Direct physical torture may also happen, beating prisoners in sensitive areas.

After interrogation he was taken to prison. He recalls being woken up at 6AM, at that time prisoners had to be standing up, if not, beatings were common. The Israeli army then counts the prisoners at 10 am and 8PM, doing cell searches at 9 am and 6 pm.

Finally, some spontaneous visits can happen at 1 am in the morning. Israeli soldiers generally don´t carry live ammunition weapons inside prisons, although sometimes they do.

On the 11th of April a prisoner was shot dead in Naqab according to Raes. Inside prisons, the use of pepper spray and rubber coated steel bullets is common.

Food is both of low quality and quantity. Prison management, according to Raes, has banned eggs and potatoes, leaving only beans for breakfast every day. Dinner was 2 yoghurts to be shared between 10 prisoners. A third meal would generally consist of fruit and/or vegetables, sometimes in bad condition, such as tomatoes and peppers. For 6 months, prisoners would be given oranges, for the remaining 6 months of the year, apples. Sometimes some bread was also given with the meals, although this is not the case during Passover.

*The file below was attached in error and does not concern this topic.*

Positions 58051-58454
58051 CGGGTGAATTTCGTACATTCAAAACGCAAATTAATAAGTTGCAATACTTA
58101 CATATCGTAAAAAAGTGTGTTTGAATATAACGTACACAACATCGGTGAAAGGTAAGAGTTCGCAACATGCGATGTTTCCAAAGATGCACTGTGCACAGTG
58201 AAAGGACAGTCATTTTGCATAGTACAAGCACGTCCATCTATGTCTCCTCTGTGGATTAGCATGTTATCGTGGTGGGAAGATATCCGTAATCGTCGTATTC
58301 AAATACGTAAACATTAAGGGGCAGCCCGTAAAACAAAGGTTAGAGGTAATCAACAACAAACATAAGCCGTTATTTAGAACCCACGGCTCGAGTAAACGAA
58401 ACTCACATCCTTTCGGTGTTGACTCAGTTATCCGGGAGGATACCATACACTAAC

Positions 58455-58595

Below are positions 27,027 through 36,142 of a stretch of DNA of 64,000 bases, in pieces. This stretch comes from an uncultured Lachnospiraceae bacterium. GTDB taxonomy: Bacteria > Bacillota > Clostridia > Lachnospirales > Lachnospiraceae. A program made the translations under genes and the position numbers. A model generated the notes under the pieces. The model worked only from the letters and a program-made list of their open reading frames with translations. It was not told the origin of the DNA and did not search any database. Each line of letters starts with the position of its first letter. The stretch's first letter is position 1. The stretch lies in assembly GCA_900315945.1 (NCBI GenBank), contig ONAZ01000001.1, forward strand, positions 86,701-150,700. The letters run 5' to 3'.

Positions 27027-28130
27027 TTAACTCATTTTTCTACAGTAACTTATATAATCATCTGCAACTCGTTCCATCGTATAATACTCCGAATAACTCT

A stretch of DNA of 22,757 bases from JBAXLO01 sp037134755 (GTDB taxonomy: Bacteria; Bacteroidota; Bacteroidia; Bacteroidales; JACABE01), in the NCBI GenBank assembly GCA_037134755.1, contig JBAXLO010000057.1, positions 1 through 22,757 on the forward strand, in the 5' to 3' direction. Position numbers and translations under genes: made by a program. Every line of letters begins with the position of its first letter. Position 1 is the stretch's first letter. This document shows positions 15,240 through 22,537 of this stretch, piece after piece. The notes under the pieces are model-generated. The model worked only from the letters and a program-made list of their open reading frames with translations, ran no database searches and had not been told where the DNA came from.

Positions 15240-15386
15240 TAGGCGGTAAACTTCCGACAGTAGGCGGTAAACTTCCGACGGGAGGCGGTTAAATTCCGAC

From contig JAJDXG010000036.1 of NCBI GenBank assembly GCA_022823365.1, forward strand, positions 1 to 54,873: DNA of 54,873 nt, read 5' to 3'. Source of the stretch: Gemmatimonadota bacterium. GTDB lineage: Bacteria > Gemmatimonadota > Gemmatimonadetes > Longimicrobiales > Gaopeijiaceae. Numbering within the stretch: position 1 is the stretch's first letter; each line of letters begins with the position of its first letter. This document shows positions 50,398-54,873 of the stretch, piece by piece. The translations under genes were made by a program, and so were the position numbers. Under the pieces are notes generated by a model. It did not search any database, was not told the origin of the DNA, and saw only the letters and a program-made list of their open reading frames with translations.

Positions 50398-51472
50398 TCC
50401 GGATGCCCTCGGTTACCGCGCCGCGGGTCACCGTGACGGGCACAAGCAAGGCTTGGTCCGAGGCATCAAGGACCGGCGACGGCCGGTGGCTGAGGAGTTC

Raes went on a second hunger strike, lasting for 23 days, to liberate an imprisoned leader of the PFLP (Ahmad Sa’adat) from solitary confinement.

Visits: Megiddo once every two weeks, Naqab once every month.

Raes Abdat

Raes Abdat


Name: Ahmed Hussein

Town: Nablus

Age: 33 (21 when arrested)

Arrested: November 2002

Accusation: Injured an Israeli soldier, armed resistance.

Sentence: 30 years, sentenced without a lawyer.

Prison: Hadarim and Gilboa

Story: During the Second Intifada, Ahmed was a police officer of the PA. Nablus was under attack from the Israeli army, an Israeli military tank was mobilized and stationed near the Old City Market in April 2002, where Ahmed lived. Ahmed’s father, Hussein, was in fact injured at this time. He has live ammunition bullet injuries in his legs, and shrapnel affected other parts of his body.

In August 2002, the Israeli army was stationed in a hill overlooking Nablus. The Israeli army opened fire on the city market and killed Hussein’s brother (Ahmed’s uncle) while he was standing on the roof of his house. Ahmed managed to jump out of the line of fire to save his life. At this point, Ahmed decided to defend his city at a time when there was no clear leadership in the PA, according to Hussein. He planted a bomb to avoid Israeli incursions getting further into the city of Nablus. Ahmed got into crossfire with Israeli soldiers, injuring one of them.